CPS Energy's smart meters show random spikes in radiation output

SAN ANTONIO -- A group of "smart" meter opponents are questioning the health risks, after doing their own testing on CPS Energy's new meters.

And those impromptu experiments found spikes in the radiation output.

With the I-Team watching, within five minutes the rad-meter had recorded at least 6-bursts of radiation on a unit in a Terrell Hills neighborhood.

So, the I-Team took the readings to the power company, for their "take" on the emissions.

CPS Energy said the fluctuations in the meter could be...well, a lot of things.

"It could be wifi. It could be someone walking by with a cell phone, it could be internal antenna, anything inside the home place of business," said John Moreno, CPS Energy Spokesman.

CPS said the voltage fluctuations-- and even other meters nearby that aren't working properly-- can trigger a meter to send information to CPS outside its normal parameters.

Unlike gamma rays and x-rays, which are ionized emissions harmful to humans, the stuff emitted from the new meters is non-ionized.

Similar to the radio and television emissions all around us already.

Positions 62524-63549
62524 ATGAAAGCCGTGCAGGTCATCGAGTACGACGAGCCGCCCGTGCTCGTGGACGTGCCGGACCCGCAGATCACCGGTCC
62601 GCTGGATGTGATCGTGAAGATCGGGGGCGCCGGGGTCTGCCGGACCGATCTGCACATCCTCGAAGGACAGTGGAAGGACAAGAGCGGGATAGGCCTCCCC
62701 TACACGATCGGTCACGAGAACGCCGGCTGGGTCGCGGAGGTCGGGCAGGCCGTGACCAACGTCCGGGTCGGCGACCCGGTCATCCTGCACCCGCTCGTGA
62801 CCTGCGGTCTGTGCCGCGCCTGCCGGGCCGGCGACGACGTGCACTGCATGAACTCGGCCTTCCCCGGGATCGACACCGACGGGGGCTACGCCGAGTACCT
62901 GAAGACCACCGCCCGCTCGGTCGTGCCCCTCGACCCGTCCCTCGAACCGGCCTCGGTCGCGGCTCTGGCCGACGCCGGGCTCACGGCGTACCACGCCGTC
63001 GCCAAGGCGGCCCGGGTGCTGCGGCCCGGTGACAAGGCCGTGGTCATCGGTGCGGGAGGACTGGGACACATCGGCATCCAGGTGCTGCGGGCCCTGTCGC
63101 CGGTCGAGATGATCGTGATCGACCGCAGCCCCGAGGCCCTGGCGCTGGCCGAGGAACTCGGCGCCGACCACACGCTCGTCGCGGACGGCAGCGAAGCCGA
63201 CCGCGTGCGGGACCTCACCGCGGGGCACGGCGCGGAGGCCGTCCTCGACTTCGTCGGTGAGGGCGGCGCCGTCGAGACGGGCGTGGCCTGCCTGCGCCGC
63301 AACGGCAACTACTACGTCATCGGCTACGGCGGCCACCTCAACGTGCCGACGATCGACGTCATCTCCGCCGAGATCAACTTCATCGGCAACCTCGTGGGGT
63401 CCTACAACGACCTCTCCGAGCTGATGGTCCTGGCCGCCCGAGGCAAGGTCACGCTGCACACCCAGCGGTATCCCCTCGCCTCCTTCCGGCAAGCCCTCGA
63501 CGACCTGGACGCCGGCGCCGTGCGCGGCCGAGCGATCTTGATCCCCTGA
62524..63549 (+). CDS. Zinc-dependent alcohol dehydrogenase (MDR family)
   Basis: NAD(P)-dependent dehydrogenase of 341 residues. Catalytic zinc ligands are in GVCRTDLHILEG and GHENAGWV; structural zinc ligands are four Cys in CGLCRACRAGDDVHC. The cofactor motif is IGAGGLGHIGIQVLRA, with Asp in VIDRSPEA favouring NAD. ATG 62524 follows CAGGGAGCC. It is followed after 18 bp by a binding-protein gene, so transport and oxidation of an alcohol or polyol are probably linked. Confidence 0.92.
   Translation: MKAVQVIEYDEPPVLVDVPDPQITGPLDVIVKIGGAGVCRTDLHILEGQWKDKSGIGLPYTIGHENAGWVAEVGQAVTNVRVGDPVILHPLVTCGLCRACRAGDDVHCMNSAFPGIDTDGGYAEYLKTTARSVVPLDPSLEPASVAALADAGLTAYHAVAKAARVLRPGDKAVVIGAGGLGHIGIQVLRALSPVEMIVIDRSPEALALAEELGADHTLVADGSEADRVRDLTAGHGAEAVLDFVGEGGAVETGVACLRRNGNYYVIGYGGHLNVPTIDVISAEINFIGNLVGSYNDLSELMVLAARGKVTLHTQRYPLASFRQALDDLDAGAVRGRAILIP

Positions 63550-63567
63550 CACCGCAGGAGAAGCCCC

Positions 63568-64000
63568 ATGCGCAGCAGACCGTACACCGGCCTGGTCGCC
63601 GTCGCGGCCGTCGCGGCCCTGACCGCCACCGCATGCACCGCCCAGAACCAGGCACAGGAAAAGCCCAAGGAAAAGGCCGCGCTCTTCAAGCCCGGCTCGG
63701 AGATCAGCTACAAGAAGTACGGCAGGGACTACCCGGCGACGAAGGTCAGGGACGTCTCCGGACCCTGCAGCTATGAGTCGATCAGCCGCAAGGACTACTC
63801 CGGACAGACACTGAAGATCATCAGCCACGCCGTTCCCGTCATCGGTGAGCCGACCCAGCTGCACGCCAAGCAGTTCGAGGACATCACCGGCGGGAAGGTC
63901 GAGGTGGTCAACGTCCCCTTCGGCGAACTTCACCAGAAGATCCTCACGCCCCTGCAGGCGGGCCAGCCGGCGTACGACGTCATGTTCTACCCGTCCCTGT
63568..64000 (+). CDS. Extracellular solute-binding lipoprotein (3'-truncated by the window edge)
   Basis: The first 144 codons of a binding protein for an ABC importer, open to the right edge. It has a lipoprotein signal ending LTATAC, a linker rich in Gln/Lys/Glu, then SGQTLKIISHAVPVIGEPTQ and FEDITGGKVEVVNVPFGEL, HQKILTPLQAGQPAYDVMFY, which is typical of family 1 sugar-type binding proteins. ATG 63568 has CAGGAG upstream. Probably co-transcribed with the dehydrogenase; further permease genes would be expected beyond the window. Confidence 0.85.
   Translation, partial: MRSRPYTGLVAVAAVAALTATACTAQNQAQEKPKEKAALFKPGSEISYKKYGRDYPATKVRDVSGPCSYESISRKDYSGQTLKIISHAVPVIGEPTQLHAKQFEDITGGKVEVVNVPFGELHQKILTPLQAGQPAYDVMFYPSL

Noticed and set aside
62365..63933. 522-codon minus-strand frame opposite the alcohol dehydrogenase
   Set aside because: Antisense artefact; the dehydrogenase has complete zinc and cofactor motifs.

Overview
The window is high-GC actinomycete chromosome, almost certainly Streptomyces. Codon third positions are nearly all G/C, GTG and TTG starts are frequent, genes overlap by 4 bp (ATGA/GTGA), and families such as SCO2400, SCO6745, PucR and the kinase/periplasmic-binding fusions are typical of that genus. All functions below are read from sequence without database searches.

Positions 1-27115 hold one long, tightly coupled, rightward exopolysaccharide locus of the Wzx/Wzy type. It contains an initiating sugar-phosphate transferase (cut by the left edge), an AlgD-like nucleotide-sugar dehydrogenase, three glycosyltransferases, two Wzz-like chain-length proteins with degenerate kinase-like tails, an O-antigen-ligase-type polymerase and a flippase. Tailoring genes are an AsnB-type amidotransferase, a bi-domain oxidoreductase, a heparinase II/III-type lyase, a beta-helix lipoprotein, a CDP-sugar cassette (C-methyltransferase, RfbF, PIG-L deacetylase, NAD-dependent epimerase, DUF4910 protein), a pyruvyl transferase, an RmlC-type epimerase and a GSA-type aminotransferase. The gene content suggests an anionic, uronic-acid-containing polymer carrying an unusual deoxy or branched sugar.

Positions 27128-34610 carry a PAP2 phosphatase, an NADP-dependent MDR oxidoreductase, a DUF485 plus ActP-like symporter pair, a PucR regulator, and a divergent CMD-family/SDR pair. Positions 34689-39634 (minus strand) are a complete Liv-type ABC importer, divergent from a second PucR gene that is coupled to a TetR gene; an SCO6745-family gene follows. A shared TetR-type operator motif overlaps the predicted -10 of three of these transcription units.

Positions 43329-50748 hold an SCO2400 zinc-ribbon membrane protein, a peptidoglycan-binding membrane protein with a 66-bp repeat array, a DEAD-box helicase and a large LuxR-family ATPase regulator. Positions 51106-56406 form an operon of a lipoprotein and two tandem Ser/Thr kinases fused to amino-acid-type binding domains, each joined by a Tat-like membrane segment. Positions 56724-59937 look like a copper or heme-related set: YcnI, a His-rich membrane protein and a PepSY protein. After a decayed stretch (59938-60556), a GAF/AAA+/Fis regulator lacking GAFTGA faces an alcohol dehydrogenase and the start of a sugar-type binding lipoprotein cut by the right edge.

"A cell phone, a walkie-talkie, a baby monitor. Those are things that would be on a comparable level to what a smart meter is producing. Actually a smart meter will produce less radio frequency than those devices I just mentioned," Moreno said.

The I-Team checked with Metro-Health Department's Environmental Safety Division, too.

Dr. Vincent Nathan said the radiation from the meters is weak, and "it's very unlikely it will penetrate the walls of structures. There's no data to support long-term effects."

And that's the research opponents want: data before deployment in their neighborhoods.

"It's not incumbent upon to prove that these meters or the radiation from these meters can cause adverse health effects," Dagne Florine, CPS customer said. "It's incumbent upon the utility and the manufacturer to show that they don't cause adverse health effects."


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